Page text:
14 October 2014

Story on Lao Traditional Fishing in the Mekong in Global Context

Just published a new story on The Curious Human: a comparative piece about traditional dipnet fishing in the USA in the Columbia River basin and dipnet fishing in Laos in the Mekong River. The two communities - the Yakima Nation and the Laos - use traditional fishing practices to harvest migrating fish in fast flowing rivers. The comparisons between the communities who have no contact between them are quite interesting. The threat that progress has on these practices, in both places, through water development, new fishing tools and techniques, changing policies, and increased populations is similar. That the Yakima are still fishing traditional fishing grounds in the Klickatat River amid the modernized sterile world around them gives testament to how dipnetting is not only a useful technique, but a preferable one. Hopefully despite modernization and development in cultures like the ones compared in Laos, will also retain their traditions and uses of the river. In the case in Laos, it will have to be in a different part of the river due to the related flooding of the area after the Xayaburi Dam is complete.

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Traditional Fishing: 2 Cultures, 2 Rivers

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KLICKATAT RIVER IN WASHINGTON. NON-NATIVE FISHERS (LOWER RIGHT) USE LINE AND HOOK FROM THE SHORE. © JENNIFER VEILLEUX 2014
I recently took a camping trip in the Columbia River Gorge, a few hours from where I live in Oregon. Summer is ending, the days are getting shorter, and the salmon have returned. Fishermen and hunters fill riverside campsites. Boats start their engines about 4:00 a.m. and gear is prepared the night before. The salmon are swimming upstream to spawn.
I had no real plan or agenda for my time in the Gorge. I had a vague timeframe to get back home. I thought about hiking the waterfalls. Instead, I pulled off the highway to see the visitor’s center at The Dalles dam. The center was closed, but a man in a white pickup truck pulled up while I was standing in the empty parking lot. He told me he is from the Umatilla Reservation and works as a fish biologist for the Warm Springs Reservation. After a long conversation about lampreythe dams, and the local tribal rights, he said, “If you have time, go over the bridge here [from Oregon to Washington over the Columbia River]. Drive west on the Washington side of the river. You will come into a small town of Lyle. Take a right where you see a sign for the Klickitat Trail. About 2 miles up the road you will see a two bridges, one is a footbridge. Stand on the bridge and look down. There, you will see the Yakima People fishing for salmon using traditional dipnets in the Klickitat River. It is one of the only places left in the Columbia River basin where Native People fish like this. You have to see it if you have never seen it before.”
I headed over the river, following his directions. I found the Klickitat Trail sign, drove up the road to the two bridges. I got out and looked over the edge of the bridge. There I found the deep ravine of the upper Klickatat River. I saw far below in a steep sided rock gorge, two men, one young, one old, fishing with long poled nets.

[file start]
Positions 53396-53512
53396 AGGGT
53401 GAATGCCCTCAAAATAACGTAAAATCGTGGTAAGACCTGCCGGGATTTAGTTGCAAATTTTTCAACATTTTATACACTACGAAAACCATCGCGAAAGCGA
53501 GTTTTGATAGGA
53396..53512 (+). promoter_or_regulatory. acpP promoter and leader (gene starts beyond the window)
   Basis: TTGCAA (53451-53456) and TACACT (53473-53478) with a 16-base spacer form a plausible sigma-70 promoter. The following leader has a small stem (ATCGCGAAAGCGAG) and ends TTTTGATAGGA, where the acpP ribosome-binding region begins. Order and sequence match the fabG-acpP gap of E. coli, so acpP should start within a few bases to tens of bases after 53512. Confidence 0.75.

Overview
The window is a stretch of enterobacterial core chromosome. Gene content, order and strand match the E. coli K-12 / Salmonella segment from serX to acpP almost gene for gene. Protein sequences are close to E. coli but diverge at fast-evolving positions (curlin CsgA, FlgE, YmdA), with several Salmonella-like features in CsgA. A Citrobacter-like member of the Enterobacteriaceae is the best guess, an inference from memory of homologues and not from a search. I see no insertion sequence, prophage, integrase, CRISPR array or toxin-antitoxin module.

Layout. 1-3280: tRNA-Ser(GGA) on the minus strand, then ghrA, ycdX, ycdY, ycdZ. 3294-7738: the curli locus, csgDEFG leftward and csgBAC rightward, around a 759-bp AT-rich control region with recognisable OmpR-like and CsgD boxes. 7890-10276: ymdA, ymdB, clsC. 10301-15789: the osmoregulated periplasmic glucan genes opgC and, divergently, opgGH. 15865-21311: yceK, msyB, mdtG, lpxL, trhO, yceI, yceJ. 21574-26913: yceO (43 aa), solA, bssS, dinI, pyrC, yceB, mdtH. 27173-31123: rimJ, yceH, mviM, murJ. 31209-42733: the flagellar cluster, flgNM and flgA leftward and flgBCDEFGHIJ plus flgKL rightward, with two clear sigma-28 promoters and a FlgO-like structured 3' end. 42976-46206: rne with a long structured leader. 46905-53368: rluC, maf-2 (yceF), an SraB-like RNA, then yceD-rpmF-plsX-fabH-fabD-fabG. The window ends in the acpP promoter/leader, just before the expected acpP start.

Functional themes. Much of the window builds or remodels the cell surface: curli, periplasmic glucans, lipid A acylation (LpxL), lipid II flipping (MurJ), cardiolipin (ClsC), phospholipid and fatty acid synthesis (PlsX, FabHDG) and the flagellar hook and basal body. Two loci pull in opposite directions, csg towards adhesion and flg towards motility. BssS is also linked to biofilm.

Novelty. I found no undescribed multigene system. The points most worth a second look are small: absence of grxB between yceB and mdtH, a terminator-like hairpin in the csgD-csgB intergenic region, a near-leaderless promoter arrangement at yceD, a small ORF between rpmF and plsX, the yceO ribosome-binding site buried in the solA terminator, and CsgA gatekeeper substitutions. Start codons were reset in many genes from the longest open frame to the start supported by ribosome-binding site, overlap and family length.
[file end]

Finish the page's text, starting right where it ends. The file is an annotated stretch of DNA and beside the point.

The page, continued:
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TWO YAKIMA MEN FISH WITH DIPNET IN THE KLICKATAT RIVER © JENNIFER VEILLEUX 2014
The men took turns fishing. They were tied into a rope system by the waist, attached the the rocks behind them. I watched one man pull out a beautiful huge silver salmon. I noticed that the dip net had closed around the fish. The man brought the fish out of the water, hauled it onto the rocks, and took it from the netting. The fish flapped with incredible strength, beating the air and rocks with its tail. The man beat it over the head until the flopping turned into vibrating fins and finally into no motion. The fish, still, was shifted into a black bag waiting on the rock shelf.
The next man roped in. I watched as he patiently pulled his net on the long pole through the water. With each pass, the net began strung along the entire hoop and came out all bunched up at the far end. Each pass necessitated the need for the netting to be restrung around the hoop.
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SYL SPINO OF THE YAKIMA TRIBE HOLDS A 9 FOOT DIAMETER DIPNET. KLICKATAT RIVER, LYLE, WASHINGTON © JENNIFER VEILLEUX 2014
Long pole dipnetting. Klickatat River, Lyle, Washington © Jennifer Veilleux 2014
LONG POLE DIPNETTING. KLICKATAT RIVER, LYLE, WASHINGTON © JENNIFER VEILLEUX 2014
Syl Spino, a man from the Yakima tribe, got out of his car where he’d been watching me and approached to ask, “have they caught anything yet?” I said “yes, one.” He joined me to watch the two men below us fishing in silence. After ten minutes of this we started talking about the dip netting tradition.
Syl said he had just given a demo to his granddaughter’s class at school on the tools for dip netting. As he explained, the older man of the pair pulled in a fish with a bit of a struggle. It was huge. He did the same process as the young man had done before him. We watched and talked as he hauled in fish after fish. I speculated that there must have been a group of them running together upstream.